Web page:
June 9, 2011
Finding the Inner Batman
We have a camper who is here in for his third summer. Frankly, he was very late to sign up this year (luckily, he is male and so we had a some openings on the boys’ side) and we wondered why he did not sign up earlier with his sibling.
Of course, it is difficult to fathom the mind of elementary school boys. In fact, whatever reason a child gives for why he or she is reluctant to come back to camp is (in my extensive experience) not the real reason. A camper that says that the activities were boring often turns out to be risk averse and shy about attempting new activities dislike a particular cabinmate. Another camper that says he had a mean counselor might have wet his bed the previous summer and attempted to deflect his embarrassment (incredibly common, by the way). We’ve seen that awkward age with our own children. They’ve lost the openness of early childhood and become self-conscious. They’re acutely aware of their own perceived inadequacies and hide this from the people with whom they previously shared everything.
In the case of this camper, I think his reluctance stemmed from a fear of deep water. We had known he had this fear in the previous summers. We would either allow him to stay in the shallow areas or wear a life jacket. I suspect that as he got older, the fear remained, but his desire to wear a life jacket diminished, thus creating a potentially embarrassing situation.
Nevertheless, he did decide to return and that is where our story takes us.
Two days ago, he was at Instructional Swim (as the sign at the swim bay reminds us - “you can’t find a better sport to save your life”) and he swam with a kickboard to the deep end of the pool escorted by two counselors.
At the end of the pool, they talked about him swimming back without the kickboard, but still with the escort.
This was a long discussion. The best estimate is that the three people (the boy, and the counselors) hung on the end of the pool for about 15 minutes. They saw that he wanted to try. They also saw his fear.
Inspiration strikes at the oddest times. It paid a visit to the counselors then.
They asked the boy about his favorite heroes.
“I love Batman.”
“Do you know the story of Batman’s origin?”
“I think so, but please tell me.”
“Before he was Batman, Bruce Wayne had a crippling fear of bats. Once he decided to fight crime, he knew that he had to conquer his fear before he could conquer the bad guys. He chose to become a bat - to face his fears. When he did this, he became strong and brave.”
After a moment of thought, he released himself from the end of the pool and swam back.
He then swam two more full laps.
He might not have been fighting crime, but he is a hero in my book!
Learning More Than Bargained For
This morning, the oldest boys’ cabin was at the Outdoor Cooking Pavilion. In class, they learned how to make macaroni and cheese. They learned how to boil and strain pasta. They tried different types of cheeses. They also experimented with various toppings like potato chips, shallots and croutons.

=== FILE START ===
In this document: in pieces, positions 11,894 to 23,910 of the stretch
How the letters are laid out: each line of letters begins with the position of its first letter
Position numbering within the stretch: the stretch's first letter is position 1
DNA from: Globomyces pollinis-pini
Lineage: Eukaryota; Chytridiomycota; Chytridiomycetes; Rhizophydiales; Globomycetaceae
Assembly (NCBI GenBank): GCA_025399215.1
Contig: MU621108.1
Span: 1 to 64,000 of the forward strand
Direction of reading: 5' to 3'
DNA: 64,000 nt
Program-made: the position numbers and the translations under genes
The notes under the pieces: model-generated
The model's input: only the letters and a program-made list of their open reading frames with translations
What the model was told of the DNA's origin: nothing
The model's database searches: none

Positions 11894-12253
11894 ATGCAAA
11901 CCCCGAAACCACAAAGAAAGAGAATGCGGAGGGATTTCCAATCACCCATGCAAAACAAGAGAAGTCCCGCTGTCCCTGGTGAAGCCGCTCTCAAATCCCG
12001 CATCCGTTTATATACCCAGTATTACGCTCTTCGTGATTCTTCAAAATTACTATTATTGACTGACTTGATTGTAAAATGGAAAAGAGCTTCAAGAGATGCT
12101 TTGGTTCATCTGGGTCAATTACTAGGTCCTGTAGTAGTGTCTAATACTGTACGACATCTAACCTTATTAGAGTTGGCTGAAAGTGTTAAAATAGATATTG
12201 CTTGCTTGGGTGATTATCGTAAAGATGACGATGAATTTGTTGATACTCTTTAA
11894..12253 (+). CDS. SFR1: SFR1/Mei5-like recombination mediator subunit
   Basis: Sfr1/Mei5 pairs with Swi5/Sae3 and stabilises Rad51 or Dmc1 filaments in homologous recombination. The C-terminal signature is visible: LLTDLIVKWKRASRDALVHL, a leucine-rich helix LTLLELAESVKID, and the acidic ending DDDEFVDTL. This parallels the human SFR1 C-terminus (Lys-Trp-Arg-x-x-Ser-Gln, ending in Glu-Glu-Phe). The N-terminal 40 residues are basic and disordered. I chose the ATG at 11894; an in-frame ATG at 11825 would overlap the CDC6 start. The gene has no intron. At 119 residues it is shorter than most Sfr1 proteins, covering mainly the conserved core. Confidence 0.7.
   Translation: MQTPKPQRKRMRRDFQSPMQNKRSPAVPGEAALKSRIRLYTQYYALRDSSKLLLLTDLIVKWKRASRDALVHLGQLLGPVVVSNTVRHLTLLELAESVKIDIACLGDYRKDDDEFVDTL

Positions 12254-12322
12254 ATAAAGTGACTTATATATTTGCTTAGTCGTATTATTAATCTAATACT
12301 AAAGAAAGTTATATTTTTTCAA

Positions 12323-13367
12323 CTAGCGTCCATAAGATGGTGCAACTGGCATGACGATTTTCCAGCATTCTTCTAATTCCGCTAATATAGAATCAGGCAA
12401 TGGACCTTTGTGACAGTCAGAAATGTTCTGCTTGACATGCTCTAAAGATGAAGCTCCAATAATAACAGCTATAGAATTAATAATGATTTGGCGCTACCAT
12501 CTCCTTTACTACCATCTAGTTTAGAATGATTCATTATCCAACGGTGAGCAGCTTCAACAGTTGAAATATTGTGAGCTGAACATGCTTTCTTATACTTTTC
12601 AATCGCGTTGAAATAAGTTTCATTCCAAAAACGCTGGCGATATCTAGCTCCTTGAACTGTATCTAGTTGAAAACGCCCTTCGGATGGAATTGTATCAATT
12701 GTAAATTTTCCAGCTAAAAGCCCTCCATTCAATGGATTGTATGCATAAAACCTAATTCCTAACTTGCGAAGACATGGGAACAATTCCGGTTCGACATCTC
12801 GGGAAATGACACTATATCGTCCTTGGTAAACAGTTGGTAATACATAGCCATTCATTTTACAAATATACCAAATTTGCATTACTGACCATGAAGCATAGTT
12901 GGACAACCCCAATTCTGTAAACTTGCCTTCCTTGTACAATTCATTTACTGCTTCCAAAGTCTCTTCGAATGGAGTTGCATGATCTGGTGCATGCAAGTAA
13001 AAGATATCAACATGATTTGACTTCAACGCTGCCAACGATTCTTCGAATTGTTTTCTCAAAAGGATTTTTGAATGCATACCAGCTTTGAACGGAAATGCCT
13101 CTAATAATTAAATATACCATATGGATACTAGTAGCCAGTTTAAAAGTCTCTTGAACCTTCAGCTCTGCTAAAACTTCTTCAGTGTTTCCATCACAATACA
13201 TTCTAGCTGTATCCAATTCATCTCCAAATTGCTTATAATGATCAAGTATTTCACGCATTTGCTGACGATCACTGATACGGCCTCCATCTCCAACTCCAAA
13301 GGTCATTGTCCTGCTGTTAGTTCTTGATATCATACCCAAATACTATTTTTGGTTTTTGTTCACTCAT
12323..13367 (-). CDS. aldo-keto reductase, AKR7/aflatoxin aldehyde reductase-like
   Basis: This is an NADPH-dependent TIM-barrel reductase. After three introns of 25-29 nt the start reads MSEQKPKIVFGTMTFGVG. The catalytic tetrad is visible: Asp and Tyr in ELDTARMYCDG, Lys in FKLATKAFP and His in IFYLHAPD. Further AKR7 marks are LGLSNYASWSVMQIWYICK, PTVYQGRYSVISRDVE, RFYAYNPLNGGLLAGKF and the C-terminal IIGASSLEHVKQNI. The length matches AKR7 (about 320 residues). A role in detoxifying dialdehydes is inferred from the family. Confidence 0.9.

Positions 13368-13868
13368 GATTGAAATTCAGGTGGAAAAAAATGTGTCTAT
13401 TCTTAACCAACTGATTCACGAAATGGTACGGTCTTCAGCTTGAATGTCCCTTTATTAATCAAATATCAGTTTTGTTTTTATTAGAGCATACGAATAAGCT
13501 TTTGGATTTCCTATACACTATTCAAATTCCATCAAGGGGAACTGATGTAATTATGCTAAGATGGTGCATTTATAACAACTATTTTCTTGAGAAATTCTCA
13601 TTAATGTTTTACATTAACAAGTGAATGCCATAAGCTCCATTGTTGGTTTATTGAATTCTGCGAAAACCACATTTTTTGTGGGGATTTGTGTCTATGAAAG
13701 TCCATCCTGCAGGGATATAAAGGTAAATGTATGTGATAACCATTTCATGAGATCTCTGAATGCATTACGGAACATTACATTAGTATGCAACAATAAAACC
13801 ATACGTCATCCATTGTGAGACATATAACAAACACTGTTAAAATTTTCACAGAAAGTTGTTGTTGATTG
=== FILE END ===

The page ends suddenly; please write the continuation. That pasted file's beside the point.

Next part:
They are older, more decisive and faster eaters. As a result, they finished 15 minutes early. The instructors (all college-aged woman) asked the 14 year-old boys what they would like to learn about before class ends. She suggested food safety, diet tips, cooking techniques.
They simply said “girls”.
Let me start by saying that this story could go several ways at this point. I am delighted that it took the best possible direction. The women running the class are mature and caring. They are also really patient. The questions and comments came fast and furious:
“How the heck do I break out of the ‘friend zone’?”
“They only like my sweet dance moves. If its not the Wednesday dance, they’re not interested.”
“When do you call? When do you text? When do you do neither?”
“How do I avoid getting stuck in stupid text conversations like ‘what r u up 2?’, ‘nada’, ‘how bout u?’, ‘nada’?”
“How can I tell a girl its OK to hang up if we have nothing to talk about?”
“If I like a girl, why do her friends all suddenly think everything about me is fair game? I’m not dating them!”
“Why are girls so confusing?”
I will not bore you with all the answers, but I will tell you that the advice was solid. Here are the main points that the guys remembered later.
“False compliments do not help. Avoid at all costs.”
“You will not ever understand teenage girls. Teenage girls do not understand teenage girls.”
“Be kind and genuine. Eventually that is what the girls will value when they become women.”
All that and a serving of Mac and Cheese sounds like a great hour to me!